Wednesday, November 29, 2017

Developing a Template and Momentum for 2018

When you watch a lot of sports you get a sense of the power of momentum.  It's a very weird thing to witness.  One team seemingly has control, but one play later and things can change.  That one play leads to another.  Everyone can feel it.  Players that weren't making plays, start making spectacular plays.  The ball starts bouncing their way.   Momentum is powerful.

"Momentum solves 80% of your problems. "  John Maxwell

This is about building some momentum going into the new year 2018.  People want to think that a new year is a new you.  There hoping that some extra magic happens because they watched a glittery ball drop.  

Instead of starting from scratch, prepare, get it going.  Preparation is the key to getting where you want to go.  Most peoples new year resolutions revolve around being more healthy.  That is hard to define.  So take the time to define it.  Perhaps it means losing 15 pounds.  Getting your blood pressure low enough to get off medications.  Complete a 100 mile bike race.  Do your first 5k.  Walk a 12 minute mile.  Eat 3 servings of vegetables a day.  The list is endless. 

Step 1.  Define in very specific details what you want to accomplish.  
This needs to be written down.  Research has shown that what gets written by hand is a much more powerful way of doing things.  Buy a journal/writing pad that can be used daily for a year.  Get a pen with blue ink.  Research says we remember blue ink better then black ink.  (It can't hurt!)

Now, one can have more then one goal, but it's hard to have 3 or 4 specific and different goals.  But, some goals become very similar when you break them down.  I'll have several people tell me they want to get to the gym more, eat better, lose some weight.  At the end of the day, they are all kind of the same goal.  Write a book, lose weight, attend all my kids games, make more money.  These are all very different goals.  So choose wisely.  

Step 2.  Figure out what you are going to give up.  This is the power of negativity.  Example is giving up smoking.  Your not doing anything extra, but your stopping doing something that isn't healthy.  Perhaps it's giving up your happy hour with friends or one night out a week.  Giving up TV, cable.  Giving up buying a treat with your coffee.  Make some time for what your trying to do.  At the very least, by examining your week/day hour by hour, you will be much more conscious on how you are spending your time.  

"How we spend our days, if of course how we spend our lives.  What we do with this hour and that one is what we are doing."  Annie Dillard 

Step 3.  Make a list of all the Micro things it takes to accomplish your goal.  
Take the Micro and make it Macro for awhile.  I call this the consistency beats intensity.  We all know the person that is gung ho for a few weeks and then fades like a shooting star 3 weeks in.  They stuff every possible new habit into the day.  Wake up early, eat a crazy smoothie, hit the gym, run, cook every meal, do yoga, no TV, go to bed early, read that book.  3 weeks later, they are stressed out and burned out.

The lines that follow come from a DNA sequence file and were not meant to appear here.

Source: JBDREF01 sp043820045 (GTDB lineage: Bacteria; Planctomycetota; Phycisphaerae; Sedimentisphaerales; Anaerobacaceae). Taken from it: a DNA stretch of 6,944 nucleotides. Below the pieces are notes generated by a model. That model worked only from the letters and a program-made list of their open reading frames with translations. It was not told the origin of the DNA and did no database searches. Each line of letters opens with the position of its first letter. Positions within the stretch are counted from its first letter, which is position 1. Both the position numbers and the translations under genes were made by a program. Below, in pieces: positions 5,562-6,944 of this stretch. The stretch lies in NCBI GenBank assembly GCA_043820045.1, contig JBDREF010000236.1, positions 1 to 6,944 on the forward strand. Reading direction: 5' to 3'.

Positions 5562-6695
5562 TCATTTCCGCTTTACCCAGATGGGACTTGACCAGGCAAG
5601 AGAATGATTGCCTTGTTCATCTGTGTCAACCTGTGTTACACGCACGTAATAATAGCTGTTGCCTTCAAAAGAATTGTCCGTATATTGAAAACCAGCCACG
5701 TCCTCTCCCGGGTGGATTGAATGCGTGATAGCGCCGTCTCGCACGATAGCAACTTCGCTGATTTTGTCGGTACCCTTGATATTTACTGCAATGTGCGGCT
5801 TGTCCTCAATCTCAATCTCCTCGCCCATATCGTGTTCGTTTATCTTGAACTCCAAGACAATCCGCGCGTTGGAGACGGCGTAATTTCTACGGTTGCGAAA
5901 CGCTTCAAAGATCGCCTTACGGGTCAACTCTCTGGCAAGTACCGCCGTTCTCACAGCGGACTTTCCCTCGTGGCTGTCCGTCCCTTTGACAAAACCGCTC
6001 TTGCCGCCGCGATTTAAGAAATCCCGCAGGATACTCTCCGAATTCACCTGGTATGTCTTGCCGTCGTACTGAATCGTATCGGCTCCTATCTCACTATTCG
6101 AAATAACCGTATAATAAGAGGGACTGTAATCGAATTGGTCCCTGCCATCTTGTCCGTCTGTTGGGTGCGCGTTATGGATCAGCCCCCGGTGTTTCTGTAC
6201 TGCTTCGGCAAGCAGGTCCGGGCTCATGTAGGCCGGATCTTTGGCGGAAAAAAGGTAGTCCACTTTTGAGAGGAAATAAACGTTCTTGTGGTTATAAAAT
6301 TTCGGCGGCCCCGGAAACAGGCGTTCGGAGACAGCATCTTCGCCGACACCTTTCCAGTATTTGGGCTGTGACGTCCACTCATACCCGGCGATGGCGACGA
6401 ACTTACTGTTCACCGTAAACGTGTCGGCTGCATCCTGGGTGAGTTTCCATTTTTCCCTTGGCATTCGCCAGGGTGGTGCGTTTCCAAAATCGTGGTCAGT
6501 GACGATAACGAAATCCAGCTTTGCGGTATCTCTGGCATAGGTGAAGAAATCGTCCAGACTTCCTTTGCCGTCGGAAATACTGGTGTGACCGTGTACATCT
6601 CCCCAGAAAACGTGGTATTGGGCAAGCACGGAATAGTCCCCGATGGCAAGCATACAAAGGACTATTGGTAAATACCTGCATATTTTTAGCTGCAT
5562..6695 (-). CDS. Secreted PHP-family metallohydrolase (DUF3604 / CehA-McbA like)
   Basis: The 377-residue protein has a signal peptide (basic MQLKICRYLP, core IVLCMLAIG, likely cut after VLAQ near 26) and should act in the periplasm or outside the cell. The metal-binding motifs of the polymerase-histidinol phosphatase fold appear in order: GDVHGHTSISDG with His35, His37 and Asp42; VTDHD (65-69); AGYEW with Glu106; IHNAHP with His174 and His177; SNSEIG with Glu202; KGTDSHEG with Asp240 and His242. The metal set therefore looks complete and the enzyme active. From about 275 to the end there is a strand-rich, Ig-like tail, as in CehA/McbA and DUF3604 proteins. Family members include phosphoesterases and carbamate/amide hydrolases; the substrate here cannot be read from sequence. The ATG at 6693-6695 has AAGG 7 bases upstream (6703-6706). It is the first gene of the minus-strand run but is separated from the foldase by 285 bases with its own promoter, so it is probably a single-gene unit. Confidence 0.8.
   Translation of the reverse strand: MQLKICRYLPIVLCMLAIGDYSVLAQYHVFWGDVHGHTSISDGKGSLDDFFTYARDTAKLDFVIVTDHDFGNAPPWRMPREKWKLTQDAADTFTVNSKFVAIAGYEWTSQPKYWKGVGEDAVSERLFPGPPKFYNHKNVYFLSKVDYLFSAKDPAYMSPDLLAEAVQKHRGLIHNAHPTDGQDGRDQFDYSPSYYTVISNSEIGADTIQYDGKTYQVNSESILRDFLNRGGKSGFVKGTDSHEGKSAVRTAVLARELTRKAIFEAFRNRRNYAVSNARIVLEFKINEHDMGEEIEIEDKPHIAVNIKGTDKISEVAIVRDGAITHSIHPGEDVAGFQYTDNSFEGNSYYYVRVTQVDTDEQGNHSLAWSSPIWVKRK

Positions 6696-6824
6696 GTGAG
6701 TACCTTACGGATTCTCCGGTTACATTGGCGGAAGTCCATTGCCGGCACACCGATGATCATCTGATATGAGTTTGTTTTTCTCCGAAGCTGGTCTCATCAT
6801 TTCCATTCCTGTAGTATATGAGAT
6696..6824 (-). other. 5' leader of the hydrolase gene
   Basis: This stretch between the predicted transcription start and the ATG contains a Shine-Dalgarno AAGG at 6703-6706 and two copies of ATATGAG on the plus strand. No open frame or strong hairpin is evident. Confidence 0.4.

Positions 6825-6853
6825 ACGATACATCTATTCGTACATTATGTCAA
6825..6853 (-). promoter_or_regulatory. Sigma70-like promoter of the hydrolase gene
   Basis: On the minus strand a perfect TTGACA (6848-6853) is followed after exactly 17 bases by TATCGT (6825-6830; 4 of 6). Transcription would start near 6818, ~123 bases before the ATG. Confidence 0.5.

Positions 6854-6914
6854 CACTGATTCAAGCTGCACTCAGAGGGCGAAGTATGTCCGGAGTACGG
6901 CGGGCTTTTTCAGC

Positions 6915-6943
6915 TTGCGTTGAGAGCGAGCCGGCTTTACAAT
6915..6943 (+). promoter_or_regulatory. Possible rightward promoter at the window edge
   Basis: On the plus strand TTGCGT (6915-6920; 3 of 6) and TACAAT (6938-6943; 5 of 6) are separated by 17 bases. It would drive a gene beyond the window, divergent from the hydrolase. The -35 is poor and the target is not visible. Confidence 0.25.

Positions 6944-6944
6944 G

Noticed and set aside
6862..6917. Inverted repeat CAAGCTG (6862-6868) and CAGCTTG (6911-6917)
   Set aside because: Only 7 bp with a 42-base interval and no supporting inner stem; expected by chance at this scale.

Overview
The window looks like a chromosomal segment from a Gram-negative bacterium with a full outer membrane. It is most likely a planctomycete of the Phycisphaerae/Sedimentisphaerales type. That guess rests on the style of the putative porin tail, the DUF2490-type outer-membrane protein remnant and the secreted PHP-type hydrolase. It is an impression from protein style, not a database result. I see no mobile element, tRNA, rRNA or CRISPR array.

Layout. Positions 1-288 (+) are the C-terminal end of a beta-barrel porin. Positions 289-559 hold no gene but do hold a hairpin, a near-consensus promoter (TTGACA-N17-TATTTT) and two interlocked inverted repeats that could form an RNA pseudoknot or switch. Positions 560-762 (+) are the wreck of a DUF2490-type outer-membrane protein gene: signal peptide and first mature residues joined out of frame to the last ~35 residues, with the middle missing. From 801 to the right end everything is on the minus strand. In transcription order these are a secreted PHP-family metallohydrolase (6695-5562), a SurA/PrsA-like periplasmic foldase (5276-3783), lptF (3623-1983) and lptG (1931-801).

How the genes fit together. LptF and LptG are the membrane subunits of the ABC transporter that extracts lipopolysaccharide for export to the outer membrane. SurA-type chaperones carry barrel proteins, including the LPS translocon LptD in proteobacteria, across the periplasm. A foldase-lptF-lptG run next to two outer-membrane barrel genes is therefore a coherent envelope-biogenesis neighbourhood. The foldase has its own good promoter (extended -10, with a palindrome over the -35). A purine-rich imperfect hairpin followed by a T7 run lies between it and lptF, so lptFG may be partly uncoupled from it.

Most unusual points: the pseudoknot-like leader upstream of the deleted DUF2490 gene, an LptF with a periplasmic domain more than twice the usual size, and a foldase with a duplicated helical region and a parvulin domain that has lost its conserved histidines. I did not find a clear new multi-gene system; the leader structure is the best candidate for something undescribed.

Take what you envision to be your ideal day and mold that day into a week.  Instead of cooking every day, pick one dinner out of 7 and cook that one.  Get that one meal down.  What to buy for it, what to keep in your fridge to make it.  Did you cook that one meal one time in the week.  That is a check mark in your journal.  

Instead of hitting the gym everyday.  Get to the gym one time. (Gym is just a word for lifting weights)  Work out for 45 min doing something you enjoy.  Did you do that one time this week.  Check it off in your journal.

Did you floss your teeth one time this week?  Did you elevate your heart rate for 30 min one time this week (aerobic stuff).  Check those boxes off.  Wake up early one day, go to bed early one day.  Check those boxes. 

The idea is to make a checklist of what your vision of a perfect day is.  Then expand your day to a week.  So it's not about burning out day to day, it's about building slow growth over the course of that week.  Get momentum, (there's that word again).  Create consistency with smaller commitments that will most likely bleed into bigger ones.  Also check those boxes, for real.  Are brains are wired to achieve pleasure in marking off things done.  They are victories after all.  

Step 4.  Remove Restraints
Listening to Freakanomics Podcast on Behavior Change and they interviewed Daniel Kahneman.  He had a great idea that he credited to Kurt Lewin, that peoples behavior is driven by two main forces.  Restraining and Driving and our behavior is the equilibrium between these two.  There are two ways of going about influencing behavior.  Get rid of the restraining forces or increase the driving forces.  Increasing the driving forces is a poor choice, getting rid of the restraining forces is the key.